The word 'Galldachd' for the lowlands arises from the Old Irish 'gall' for 'foreigner' which came in turn from the Latin word 'gallus' for a Gaul. http://www.wordsense.eu/Gall/#Old_Irish.
The Gaels called (indeed call) their linguistically and culturally Gaelic part of Scotland the Gàidhealtachd, usually translated as 'Gaeldom'. This cultural way of viewing the world gives a hint to what the Gaels meant when they said 'foreigners' ... they basically meant 'land of the non Gaels'. 'Foreigners' was not meant necessarily as any sort of denigration - it was just a simple statement of cultural and linguistic fact.
The Irish word 'galldacht' has a closely related sense (although not identical) of the English, English speakers and the region of the Irish Pale, and therefore 'Galldachd' also had or came to have a sense of 'a region that is culturally English' - again meant as a simple reflection of the shared language and culture of lowland Scotland and England at that time, and not as any kind of denigration or diminution of Scottishness.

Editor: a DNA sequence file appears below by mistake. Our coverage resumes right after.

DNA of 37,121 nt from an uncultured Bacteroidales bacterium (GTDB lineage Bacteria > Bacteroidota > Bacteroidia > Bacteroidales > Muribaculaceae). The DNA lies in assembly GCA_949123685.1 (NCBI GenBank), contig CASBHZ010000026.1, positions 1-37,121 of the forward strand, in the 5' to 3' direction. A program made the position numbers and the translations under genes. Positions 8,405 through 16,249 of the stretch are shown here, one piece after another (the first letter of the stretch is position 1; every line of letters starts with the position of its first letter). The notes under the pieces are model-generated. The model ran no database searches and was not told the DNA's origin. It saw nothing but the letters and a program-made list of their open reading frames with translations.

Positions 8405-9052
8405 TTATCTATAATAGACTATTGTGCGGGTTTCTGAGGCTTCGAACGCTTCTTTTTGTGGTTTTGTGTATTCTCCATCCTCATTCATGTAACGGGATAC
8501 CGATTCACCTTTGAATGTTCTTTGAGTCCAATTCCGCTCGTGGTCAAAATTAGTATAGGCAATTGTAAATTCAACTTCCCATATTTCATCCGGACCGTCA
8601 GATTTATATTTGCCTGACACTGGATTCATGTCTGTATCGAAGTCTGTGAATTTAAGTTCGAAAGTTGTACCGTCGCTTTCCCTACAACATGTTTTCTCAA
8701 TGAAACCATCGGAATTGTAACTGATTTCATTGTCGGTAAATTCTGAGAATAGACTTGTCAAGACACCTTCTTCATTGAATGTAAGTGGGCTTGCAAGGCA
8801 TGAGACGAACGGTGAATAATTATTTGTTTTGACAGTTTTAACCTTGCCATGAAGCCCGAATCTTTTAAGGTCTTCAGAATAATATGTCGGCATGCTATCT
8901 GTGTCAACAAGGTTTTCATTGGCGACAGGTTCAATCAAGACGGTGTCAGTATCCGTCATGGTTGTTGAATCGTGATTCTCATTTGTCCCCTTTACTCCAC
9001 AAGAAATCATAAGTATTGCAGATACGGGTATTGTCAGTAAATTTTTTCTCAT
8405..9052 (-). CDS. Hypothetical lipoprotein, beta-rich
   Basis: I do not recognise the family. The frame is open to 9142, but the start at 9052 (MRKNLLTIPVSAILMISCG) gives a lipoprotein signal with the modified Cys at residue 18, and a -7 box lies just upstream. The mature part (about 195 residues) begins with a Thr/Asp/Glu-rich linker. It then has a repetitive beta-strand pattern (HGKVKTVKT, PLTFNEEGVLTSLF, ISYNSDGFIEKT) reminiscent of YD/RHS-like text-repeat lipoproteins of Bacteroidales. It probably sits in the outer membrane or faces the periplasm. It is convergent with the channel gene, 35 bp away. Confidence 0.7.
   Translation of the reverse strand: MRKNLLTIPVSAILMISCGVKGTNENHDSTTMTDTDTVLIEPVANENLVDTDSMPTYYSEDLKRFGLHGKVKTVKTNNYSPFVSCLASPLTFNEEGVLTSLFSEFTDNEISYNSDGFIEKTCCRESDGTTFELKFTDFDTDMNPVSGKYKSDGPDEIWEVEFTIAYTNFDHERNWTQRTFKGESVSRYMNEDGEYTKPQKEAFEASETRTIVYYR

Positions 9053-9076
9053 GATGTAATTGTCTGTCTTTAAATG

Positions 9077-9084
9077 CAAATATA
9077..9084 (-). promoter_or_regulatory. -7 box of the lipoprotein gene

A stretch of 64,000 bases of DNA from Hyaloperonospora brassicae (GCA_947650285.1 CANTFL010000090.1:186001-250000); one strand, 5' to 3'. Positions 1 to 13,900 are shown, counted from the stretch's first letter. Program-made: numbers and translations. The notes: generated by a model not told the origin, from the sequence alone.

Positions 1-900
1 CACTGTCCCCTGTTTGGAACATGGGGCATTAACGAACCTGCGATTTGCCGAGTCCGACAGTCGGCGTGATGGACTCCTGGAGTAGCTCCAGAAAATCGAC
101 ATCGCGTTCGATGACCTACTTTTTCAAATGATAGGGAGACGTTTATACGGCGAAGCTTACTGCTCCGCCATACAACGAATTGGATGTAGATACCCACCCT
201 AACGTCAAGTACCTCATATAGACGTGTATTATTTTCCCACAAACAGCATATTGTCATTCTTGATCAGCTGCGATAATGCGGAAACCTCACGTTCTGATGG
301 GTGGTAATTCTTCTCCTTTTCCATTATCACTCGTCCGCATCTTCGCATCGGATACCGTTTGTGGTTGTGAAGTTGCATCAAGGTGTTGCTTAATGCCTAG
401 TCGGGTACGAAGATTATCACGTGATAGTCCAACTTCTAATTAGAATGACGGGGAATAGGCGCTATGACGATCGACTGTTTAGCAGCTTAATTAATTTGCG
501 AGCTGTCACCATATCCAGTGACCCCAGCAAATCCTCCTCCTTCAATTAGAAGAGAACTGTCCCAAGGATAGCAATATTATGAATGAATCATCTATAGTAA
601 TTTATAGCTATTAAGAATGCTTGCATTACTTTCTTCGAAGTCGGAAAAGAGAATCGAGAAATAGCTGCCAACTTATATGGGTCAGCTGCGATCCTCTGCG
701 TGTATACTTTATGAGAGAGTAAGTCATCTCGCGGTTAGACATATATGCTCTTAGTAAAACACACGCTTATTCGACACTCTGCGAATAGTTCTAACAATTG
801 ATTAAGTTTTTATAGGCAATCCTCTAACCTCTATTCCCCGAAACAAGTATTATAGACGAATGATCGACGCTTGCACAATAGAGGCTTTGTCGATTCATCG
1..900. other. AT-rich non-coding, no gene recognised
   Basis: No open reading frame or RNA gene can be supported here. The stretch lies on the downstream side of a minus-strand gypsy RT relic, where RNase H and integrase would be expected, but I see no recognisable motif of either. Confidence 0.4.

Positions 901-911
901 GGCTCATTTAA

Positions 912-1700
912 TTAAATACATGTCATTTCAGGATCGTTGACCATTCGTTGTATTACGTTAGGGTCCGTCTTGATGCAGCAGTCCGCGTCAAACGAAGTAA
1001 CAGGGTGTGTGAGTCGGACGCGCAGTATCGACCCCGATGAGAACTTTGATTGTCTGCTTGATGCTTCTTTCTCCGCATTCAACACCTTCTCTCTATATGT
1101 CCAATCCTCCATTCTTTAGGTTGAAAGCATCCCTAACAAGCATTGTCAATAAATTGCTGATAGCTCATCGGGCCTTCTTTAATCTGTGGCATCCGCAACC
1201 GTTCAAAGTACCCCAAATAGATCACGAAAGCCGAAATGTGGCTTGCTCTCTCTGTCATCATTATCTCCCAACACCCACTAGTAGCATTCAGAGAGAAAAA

In the years when these terms developed, there was no nation of Scotland, and Gaelic Scotland had little in common with the part of modern Scotland where people spoke the precursor dialects of Middle Scots. Even after the political entity of Scotland came into existence, the highlands and islands remained strongly distinct, and weakly controlled by the lowland Scots monarchy. A long tradition of antipathy between the two cultural regions meant that there would have been little motivation to ever stop calling the lowlands by a word that tended to underline the separation between the peoples.